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Mystery of the weakening rupiah
Publication Date : 17-08-2012
Indonesia, currently one of the fastest growing economies in Asia, has seen its currency weaken significantly this year. And most analysts expect the rupiah to fall even further in the coming months. Why should this be so?
"It is confusing," admitted Purbaya Yudhi Sadewa, chief economist of Danareksa Securities, when The Straits Times spoke to him in Jakarta last week. "The Indonesian economy is looking good for the next five years."
Some foreign investors, it seems, are nevertheless pulling out of the local capital market and investing in dollar-denominated assets. Indonesian bonds were the worst performers in Asia in the first half of this year.
The uncertain road to economic recovery has sapped business confidence in major markets across the globe in recent months. The growing pessimism has been fuelled by China's slowing economy and the inability of European leaders to find a way out of the continent's debt crisis.
Indonesia's relatively low export to gross domestic product (GDP) ratio, however, has meant that the economy as a whole has remained largely unaffected by the global downturn. In the second quarter of this year, GDP grew by an unexpectedly strong 6.4 per cent, making Indonesia one of the best performing economies in Asia outside China.
Despite this, the rupiah has been weakening since September last year, when the exchange rate to the greenback stood at 8,500. In more recent weeks, the currency has stabilised at around the 9,500 mark, but only after determined market interventions by Bank Indonesia (the central bank).
"The stock market is weaker than the economic fundamentals would suggest," notes Purbaya, adding that the attitude of many investors in the capital market is that in times of global uncertainty, developing economies are riskier.
But this cannot explain everything. Following regional trends, the Jakarta Composite Index is up about 8 per cent this year. This may sound like a good thing, but it is well below the stock market performances of slower growing economies such as Thailand (stock market up 18.5 per cent), the Philippines (20.3 per cent) and Singapore (15.4 per cent).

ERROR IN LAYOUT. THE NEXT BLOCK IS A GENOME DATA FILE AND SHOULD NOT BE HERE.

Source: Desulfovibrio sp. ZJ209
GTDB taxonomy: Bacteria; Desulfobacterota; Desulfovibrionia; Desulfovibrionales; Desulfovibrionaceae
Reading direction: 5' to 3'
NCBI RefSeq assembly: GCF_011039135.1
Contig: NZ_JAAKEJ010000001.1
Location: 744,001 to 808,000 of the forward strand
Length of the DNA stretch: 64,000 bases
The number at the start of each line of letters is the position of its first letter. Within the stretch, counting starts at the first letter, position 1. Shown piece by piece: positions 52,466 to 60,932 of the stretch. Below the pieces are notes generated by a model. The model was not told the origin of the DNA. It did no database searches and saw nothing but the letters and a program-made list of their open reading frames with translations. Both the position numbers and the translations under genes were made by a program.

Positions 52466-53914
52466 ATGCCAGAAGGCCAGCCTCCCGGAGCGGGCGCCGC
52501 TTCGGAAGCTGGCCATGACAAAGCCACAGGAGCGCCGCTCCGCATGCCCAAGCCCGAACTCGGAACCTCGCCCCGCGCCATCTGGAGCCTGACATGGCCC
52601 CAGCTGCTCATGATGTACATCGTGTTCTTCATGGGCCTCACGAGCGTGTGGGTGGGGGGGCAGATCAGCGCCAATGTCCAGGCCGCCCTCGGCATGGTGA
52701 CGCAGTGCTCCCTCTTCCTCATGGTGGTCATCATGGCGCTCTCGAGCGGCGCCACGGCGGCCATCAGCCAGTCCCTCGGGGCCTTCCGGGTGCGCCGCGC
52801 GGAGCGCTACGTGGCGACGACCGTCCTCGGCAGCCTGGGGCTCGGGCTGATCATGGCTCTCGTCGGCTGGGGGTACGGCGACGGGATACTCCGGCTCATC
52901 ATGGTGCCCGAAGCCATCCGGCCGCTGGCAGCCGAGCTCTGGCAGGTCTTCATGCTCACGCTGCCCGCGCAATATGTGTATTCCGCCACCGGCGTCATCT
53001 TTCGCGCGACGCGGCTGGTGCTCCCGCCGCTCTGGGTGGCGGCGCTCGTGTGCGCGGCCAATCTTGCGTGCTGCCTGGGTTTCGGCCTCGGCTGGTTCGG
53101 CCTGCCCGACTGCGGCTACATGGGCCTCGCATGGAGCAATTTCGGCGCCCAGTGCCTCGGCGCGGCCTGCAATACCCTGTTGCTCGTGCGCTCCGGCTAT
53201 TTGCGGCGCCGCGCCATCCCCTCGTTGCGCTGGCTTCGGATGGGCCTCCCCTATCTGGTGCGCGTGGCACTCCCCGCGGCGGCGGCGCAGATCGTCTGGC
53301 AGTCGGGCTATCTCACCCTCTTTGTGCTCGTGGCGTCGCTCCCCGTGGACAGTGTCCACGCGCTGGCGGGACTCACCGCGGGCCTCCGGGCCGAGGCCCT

Only in Malaysia, where political factors continue to weigh heavily on investor sentiment, has stock market performance been worse. The Malaysian bourse has risen by just 7.5 per cent so far this year on the back of an estimated second-quarter GDP growth of 5 per cent.
One possible explanation is that capital market investors have yet to fully trust Indonesian regulators. Another - more likely reason - is that Indonesia's strong performance relative to its Southeast Asian neighbours since 2009 has meant that investors see more upside potential in neighbouring countries.
Admittedly, Indonesia's widening current account deficit is at least partly to blame for the weakening currency. Indonesia posted a trade deficit of US$1.3 billion in June, following shortfalls of $207 million in May and $765 million in April. The trade deficit in June was the largest in five years.
But while the trade deficit has contributed to the rupiah's weakness, it is almost certainly not the primary cause. This is because the rupiah began weakening in September last year, when the trade balance was still in positive territory.
Meanwhile, foreigners with much longer investment horizons are pouring in.
Despite high global uncertainty, realised foreign direct investment (FDI) in Indonesia has been rising steadily in recent years. From a mere $2.8 billion in the first quarter of 2009, FDI inflows reached an all-time high of $6.2 billion in the second quarter of this year.
The resulting surge in the import of capital goods is the main reason for increased trade deficit. This situation should begin to turn around later this year as the companies concerned begin production.
And it is developments such as these, together with strong domestic consumption and continued FDI inflows, that are likely to remain the main drivers of economic growth for the remainder of this year and throughout next year.
Such developments will inevitably have an impact on the local capital market. Indeed, the more stable rupiah following market intervention by Bank Indonesia is already helping to revive interest in the country's bond market. According to an index prepared by HSBC Global Asset Management, local-currency notes have gained 4.1 per cent since June 30. Their average yield of 6.2 per cent is now the highest in South-east Asia.
Indeed, the capital market investors who left the country earlier this year now seem far too myopic. Perhaps the real puzzle is why they left in the first place.